A Reward Allocation Decision Reward allocation is a significant organizational issue, as it affects the working attitudes of the employees as well as the efficiency of the organization. Many people would say that the reward allocation must be equal for each employee, giving each of them equal amount of reward; some people would say equity should be used, basing it on performance and the competency of each individual; and other people would say that it should be given based on the needs of each employee without regard to individual performances.
There are a number of ways to allocate rewards to employees.
As for me, I would allocate the rewards this way: according to the length of months that each employee worked for the project, the length of years each employee has been in the company and through their individual performance. Being granted to allocate rewards is a very complicated job because it takes more than just decisions to make, but also the heart to understand what each employees would feel when decisions are made.
In my opinion, if bonuses weren’t a part of the reward, just having to go out of my way to recognize each employee for their share in the success of the team and praising them would definitely be great.
On the other hand, giving extrinsic rewards is one way to motivate the employees. As stated from Chapter 5: Theories of Motivation from the Organizational Behavior book, “Motivation is defined as the desire to achieve a goal or a certain performance level, leading to goal-directed behavior. ” So, if an employee is given an extrinsic motivator such as money, they are more likely to be motivated to accomplish goals or do a better job. But then of course, the employee must see the reward as a motivator for it to be effective.
Chapter 5: Theories of Motivation, under Process-based Theories, also said that “When distributing rewards, make sure you pay attention to different contribution levels of employees. Treating everyone equally could be unfair if they participated and contributed at different levels. ” Like what I mentioned earlier, I am focusing on the contribution levels of each employee given the length of months they worked on the project, their performance, and the length of years they’ve been in the company.
To start off, I have divided the $12,000 bonus into three categories: total months worked of all five employees on the project, the employee’s performance, and total years each employee has been working in the company. That would give us $4,000 each category. Allocation of rewards based on total months worked on the project Each employee worked a different length of months. Devin and Erin both worked on the project starting from the beginning which means they have worked on the project for the year or 12 months each. Alice worked on the project for 8 months.
Carrie and Bruce both worked on the project for 6 months each. With those numbers given, I have added them all and came up with 44 months. It is understandable that the project was only for a year or 12 months to be exact, so why 44 months? Here’s why: If I were to divide the $4,000 by 12, each month will be about $333. 333. If I multiply that by the months worked by each employee, the numbers won’t make sense and it will all add up exceeding the $4,000. In simplest form, I am dividing the $4,000 by the total number of months worked on project by all five employees. Here’s the math: 4,000 / 44 months = $90. 90909090909091 Or rounded off to the nearest thousandth becomes $90. 909 Devin: 12 months: 12 x $90. 909 = $1,090. 908 Erin: 12 months: 12 x $90. 909 = $1,090. 908 Alice: 8 months: 8 x $90. 909 = $727. 272 Carrie: 6 months: 6 x $90. 909 = $545. 454 Bruce: 6 months: 6 x $90. 909 = $545. 454 Total: 44 months: 44 x $90. 909 = $3,999. 996 or $4,000 (rounded off to the nearest whole number) Allocation of rewards based on total years each employee has been working in the company Each employee has been working for the company for a different length of years.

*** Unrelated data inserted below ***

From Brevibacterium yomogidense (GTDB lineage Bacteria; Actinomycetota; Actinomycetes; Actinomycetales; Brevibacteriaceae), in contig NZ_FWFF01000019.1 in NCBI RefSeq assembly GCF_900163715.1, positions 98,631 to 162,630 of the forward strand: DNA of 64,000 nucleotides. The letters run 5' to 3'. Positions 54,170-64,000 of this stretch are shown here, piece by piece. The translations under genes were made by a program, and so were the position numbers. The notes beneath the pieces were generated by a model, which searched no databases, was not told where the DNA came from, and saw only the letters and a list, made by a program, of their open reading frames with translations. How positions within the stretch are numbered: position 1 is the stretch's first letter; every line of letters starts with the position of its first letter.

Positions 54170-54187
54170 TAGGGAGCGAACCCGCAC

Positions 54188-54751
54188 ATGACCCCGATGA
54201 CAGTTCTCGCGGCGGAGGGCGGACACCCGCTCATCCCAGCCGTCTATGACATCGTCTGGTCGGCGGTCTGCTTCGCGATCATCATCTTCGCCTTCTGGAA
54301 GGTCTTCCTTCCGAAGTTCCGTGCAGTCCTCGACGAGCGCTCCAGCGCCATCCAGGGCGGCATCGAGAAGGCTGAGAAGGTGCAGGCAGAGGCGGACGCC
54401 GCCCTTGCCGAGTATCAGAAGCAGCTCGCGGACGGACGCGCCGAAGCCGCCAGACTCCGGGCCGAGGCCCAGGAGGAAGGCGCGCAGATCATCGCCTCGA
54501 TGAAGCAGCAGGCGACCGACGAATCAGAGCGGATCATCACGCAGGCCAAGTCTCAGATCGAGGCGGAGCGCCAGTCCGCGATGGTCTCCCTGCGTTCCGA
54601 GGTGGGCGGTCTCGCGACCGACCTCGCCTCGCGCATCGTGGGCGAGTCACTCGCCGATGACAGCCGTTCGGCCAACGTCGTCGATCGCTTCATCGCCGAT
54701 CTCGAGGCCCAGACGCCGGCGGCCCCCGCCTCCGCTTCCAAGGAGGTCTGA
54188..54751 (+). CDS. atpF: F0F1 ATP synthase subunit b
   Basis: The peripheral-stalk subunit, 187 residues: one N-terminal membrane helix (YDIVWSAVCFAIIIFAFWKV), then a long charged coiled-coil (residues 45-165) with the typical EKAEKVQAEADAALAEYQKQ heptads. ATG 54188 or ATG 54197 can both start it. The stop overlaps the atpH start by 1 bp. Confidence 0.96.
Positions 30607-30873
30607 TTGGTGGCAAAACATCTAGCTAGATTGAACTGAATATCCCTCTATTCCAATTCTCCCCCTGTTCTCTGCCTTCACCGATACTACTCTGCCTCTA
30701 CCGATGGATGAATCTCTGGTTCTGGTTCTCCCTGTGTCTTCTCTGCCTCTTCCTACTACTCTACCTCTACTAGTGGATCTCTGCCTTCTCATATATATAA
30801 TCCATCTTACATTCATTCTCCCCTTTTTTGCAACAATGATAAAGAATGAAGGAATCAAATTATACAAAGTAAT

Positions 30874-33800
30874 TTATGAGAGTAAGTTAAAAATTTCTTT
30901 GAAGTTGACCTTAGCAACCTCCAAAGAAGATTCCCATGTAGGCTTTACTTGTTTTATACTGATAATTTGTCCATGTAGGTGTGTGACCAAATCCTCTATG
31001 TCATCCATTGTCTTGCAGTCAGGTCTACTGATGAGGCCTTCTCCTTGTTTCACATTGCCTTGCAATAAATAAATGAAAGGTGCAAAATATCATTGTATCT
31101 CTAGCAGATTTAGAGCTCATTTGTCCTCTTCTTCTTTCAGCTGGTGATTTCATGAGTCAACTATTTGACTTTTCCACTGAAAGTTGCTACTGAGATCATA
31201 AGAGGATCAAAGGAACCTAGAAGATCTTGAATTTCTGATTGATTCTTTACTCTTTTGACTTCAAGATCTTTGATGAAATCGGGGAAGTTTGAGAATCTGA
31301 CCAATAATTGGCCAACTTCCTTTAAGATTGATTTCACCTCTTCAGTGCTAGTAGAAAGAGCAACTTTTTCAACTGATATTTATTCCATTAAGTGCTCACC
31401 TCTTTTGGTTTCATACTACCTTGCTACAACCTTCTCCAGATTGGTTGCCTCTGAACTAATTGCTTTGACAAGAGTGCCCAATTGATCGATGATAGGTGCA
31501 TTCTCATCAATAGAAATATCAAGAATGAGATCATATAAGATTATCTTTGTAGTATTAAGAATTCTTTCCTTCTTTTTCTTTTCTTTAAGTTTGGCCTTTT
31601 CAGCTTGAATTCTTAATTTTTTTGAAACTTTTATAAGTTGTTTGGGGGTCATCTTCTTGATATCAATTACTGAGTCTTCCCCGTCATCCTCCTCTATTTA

Devin has been working in the company for 5 years. Erin has been working in the company for 2 years. Alice has been working in the company for 4 years. Carrie has been working in the company for a year and Bruce has been working in the company for 3 years. With those numbers given, I have added them all and came up with 15 years. Now, just divide the $4,000 by 15 and we get the amount in dollars per year. Here’s the math: $4,000 / 15 months = $266. 6666666666667 Or rounded off to the nearest hundredth thousandth becomes $266. 666
Devin: 5 years: 5 x $266. 666 = $1,333. 33 Erin: 2 years: 2 x $266. 666 = $533. 332 Alice: 4 years: 4 x $266. 666 = $1,066. 664 Carrie: 1 year: 1 x $266. 666 = $266. 666 Bruce: 3 years: 3 x $266. 666 = $799. 998 Total: 15 years: 15 x $266. 666 = $3,999. 99 or $4,000 (rounded off to the nearest whole number) Allocation of rewards based on each employee’s performance To help me distribute the money among the employees according to their performance, I have made a ranking rate from 3 to 1; 3 being the best, 2 being the good and 1 being okay.
I have made my performance ranking on each employee based on what they contributed to the success of the project. I gave Devin and Carrie a ranking of 3. Devin was the project manager and I would say that his job was very important, because he was influential in securing the client, coordinating everyone’s effort on the project, and managing relationships with the client. Think about it, if he didn’t do well on his job, the client wouldn’t stay with them on the project; he was the one who had the most interaction with the client.